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Peraman M, Nachimuthu S. Identification and quantification of fucoxanthin in selected carotenoid-producing marine microalgae and evaluation for their chemotherapeutic potential. Phcog Mag [serial online] 2019 [cited 2020 Sep 29 ];15:243-249
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Full Text


  • Ten different marine microalgae were cultured using f/2-Si medium for biomass production
  • From the methanolic extracts, fucoxanthin was identified and detected by thin-layer chromatography and quantified by reversed-phase high-performance liquid chromatography techniques
  • The methanolic extract concentrations of 20, 40, and 80 mg/mL were used to investigate the chemotherapeutic potential against antimicrobial, antioxidant, hemolytic, and anthelmintic activities
  • Based on this study, Isochrysis galbana showed promising results for further investigation; in addition, Chaetoceros gracilis exhibited considerable anthelmintic activity (P < 0.01)
  • The above mentioned two algae were also proven to produce a large amount of fucoxanthin while comparing with other test algae.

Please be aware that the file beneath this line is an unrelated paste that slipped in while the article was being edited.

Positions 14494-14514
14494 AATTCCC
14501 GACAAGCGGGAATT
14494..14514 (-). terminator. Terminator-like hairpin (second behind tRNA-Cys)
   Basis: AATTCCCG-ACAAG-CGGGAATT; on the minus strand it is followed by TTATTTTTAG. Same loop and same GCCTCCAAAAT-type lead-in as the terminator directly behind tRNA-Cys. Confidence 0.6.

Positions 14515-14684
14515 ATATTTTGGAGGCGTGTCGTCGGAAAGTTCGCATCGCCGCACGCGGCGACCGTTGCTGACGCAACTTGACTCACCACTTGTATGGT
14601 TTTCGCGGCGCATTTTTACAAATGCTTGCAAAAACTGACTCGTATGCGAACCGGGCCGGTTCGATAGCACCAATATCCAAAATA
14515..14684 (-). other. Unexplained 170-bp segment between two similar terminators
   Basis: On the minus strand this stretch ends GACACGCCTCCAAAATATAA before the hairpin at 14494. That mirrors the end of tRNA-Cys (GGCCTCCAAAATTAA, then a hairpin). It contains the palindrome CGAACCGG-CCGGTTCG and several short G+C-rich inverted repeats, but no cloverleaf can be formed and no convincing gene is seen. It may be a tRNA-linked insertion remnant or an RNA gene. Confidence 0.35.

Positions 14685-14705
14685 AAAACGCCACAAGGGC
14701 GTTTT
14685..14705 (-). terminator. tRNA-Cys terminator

Abbreviations used: TLC: Thin-layer chromatography; HPLC: High-performance liquid chromatography; PDA: Photodiode array; UV: Ultraviolet; SPE: Solid-phase extraction; MIC: Minimum inhibitory concentration; ABTS: 2,2'-azino-bis (3-ethylbenzothiazoline-6-sulfonic acid); DPPH: 2,2-diphenyl-1-picrylhydrazyl; MPT: Mean paralysis time; MDT: Mean death time; PL: Pavlova lutheri; IG: Isochrysis galbana; TG: Tetraselmis gracilis; TT: Tetraselmis tetrathele; NS: Navicula sp.; CC: Chaetoceros calcitrans; DS: Dunaliella salina; TS: Thalassiosira sp.; DI: Dicrateria inornata; CG: Chaetoceros gracilis; SA: Staphylococcus aureus MTCC 727; EC: Escherichia coli MTCC 443; KP: Klebsiella pneumoniae MTCC 109; PA: Pseudomonas aeruginosa MTCC 424; BS: Bacillus subtilis MTCC 121; AB: Aspergillus brasiliensis MTCC 1344; AF: Aspergillus fumigatus MTCC 343; CA: Candida albicans MTCC 227.